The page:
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What You Need to Know About Amazon’s Relevancy Score

Posted by Al Sciola in Articles

Have you already heard about Amazon’s relevancy score but are not truly sure how it actually works? Unfortunately, like plenty of information given out on Amazon, there are various complexities involved in Amazon’s relevancy score, and it might not be possible for you to get all of the details.

Basics of Amazon’s Relevancy Score

This metric comes directly from Amazon and it measures how relevant a particular keyword is to a specific ASIN. The relevancy score is based on where the keyword appears when keywords are found in titles and if multiple keywords are present, and how often the keyword appears in the description.

Why Should You as A Business Owner Care About Relevancy Score?

Making any decision for your Amazon business is one that must consider that Amazon wants to create a healthy market in which shoppers can always find what they want and will continue to return based on their individual experience.

Amazon wants individual merchants to assist them with doing that, and for that reason, will reward listings to that end. If you are running advertising on a pay per click method through Amazon, you know that it is not as simple as setting up a budget, walking away and crossing your fingers to hope for the best.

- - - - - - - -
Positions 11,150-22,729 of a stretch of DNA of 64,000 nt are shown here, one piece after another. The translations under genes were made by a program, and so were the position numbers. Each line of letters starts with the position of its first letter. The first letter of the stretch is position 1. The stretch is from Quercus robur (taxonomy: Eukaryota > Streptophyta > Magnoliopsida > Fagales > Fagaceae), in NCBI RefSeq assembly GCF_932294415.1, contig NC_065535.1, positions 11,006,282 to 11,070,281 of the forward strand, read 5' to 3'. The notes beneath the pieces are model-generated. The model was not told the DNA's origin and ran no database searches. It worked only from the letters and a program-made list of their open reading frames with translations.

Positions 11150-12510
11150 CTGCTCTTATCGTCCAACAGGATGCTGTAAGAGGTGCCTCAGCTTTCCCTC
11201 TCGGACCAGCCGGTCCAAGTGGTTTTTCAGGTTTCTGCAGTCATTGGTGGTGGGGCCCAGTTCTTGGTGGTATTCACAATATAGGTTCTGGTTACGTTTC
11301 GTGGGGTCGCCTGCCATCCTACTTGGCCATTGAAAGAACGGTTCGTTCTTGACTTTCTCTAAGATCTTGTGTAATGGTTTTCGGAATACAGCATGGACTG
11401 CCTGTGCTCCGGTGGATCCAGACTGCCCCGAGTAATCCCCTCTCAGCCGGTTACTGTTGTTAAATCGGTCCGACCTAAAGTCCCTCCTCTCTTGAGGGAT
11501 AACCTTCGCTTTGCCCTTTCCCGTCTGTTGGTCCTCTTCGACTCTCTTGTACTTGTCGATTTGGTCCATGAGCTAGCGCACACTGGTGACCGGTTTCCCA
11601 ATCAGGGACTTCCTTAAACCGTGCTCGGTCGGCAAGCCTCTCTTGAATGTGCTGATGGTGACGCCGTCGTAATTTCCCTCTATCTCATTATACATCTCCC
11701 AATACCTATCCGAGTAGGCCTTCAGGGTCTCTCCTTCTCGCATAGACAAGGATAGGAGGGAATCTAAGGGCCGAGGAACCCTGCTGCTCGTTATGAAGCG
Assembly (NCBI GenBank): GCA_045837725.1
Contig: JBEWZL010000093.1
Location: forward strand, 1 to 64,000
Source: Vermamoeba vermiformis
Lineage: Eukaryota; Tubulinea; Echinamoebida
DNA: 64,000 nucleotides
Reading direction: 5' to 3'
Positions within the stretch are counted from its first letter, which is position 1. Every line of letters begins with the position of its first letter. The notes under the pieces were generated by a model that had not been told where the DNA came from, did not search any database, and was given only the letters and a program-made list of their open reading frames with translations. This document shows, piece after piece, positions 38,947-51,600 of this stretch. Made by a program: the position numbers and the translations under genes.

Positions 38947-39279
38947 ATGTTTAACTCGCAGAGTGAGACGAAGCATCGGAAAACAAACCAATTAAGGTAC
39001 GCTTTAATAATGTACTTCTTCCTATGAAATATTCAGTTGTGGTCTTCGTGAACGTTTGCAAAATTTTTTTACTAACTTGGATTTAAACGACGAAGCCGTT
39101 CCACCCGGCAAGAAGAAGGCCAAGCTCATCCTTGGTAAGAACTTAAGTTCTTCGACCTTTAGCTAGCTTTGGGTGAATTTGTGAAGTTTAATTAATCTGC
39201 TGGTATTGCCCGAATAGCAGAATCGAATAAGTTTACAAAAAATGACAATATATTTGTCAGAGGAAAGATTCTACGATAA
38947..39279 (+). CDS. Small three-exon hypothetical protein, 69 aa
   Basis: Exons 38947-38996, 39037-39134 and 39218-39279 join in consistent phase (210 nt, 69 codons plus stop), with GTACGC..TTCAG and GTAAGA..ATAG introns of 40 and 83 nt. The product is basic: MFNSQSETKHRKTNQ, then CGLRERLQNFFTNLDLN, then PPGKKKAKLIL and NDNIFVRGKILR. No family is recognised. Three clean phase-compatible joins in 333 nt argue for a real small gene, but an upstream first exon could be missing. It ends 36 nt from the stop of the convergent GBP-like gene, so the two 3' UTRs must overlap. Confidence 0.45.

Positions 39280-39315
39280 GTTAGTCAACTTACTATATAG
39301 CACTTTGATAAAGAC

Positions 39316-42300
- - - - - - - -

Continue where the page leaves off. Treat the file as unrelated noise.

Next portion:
Amazon tends to reward advertisers that create advertisements that users interact with and make purchases through. Campaigns that are not directly relevant to the shopper’s overall experience, under Amazon guidelines, might not be shown to a shopper at all, regardless of the budget or bid. Amazon can sometimes even deliver ads at a lower bid if they are perceived to be more relevant to the keyword.

The Determining Factors Behind Amazon’s Relevancy Score

Relevancy scores are initially framed by the product category. Then these will adjust based on many different elements, like competition and how other products are behaving for the same keywords, how shoppers identify the product through paid and organic methods, and where and how often a keyword appears in a listing. As soon as you generate an ASIN, the initial relevancy is identified.

Amazon evaluates the sub-category and category, as well as other factors, to set the relevancy table, and then looks at how frequently that word and other words appear in the bullet points, title and description. When a listing is relatively new to the table, it is easier to identify relationships between the relevancy score and changes you make to your listing. You can also describe your product in any way that you like, since Amazon will trust your words until more details are collected from users through traffic.

Once a listing becomes active on Amazon’s website, you will identify a relevancy score change every so often without any change to the listing. This can make it difficult to tell what you need to do or any updates you need to make on your end. Keeping a close eye on these tools can be extremely helpful for articulating a relevancy score that is most in line with your individual goals. When it’s time to sell your Amazon business, schedule a consultation with an experienced business broker like those working at Website Closers.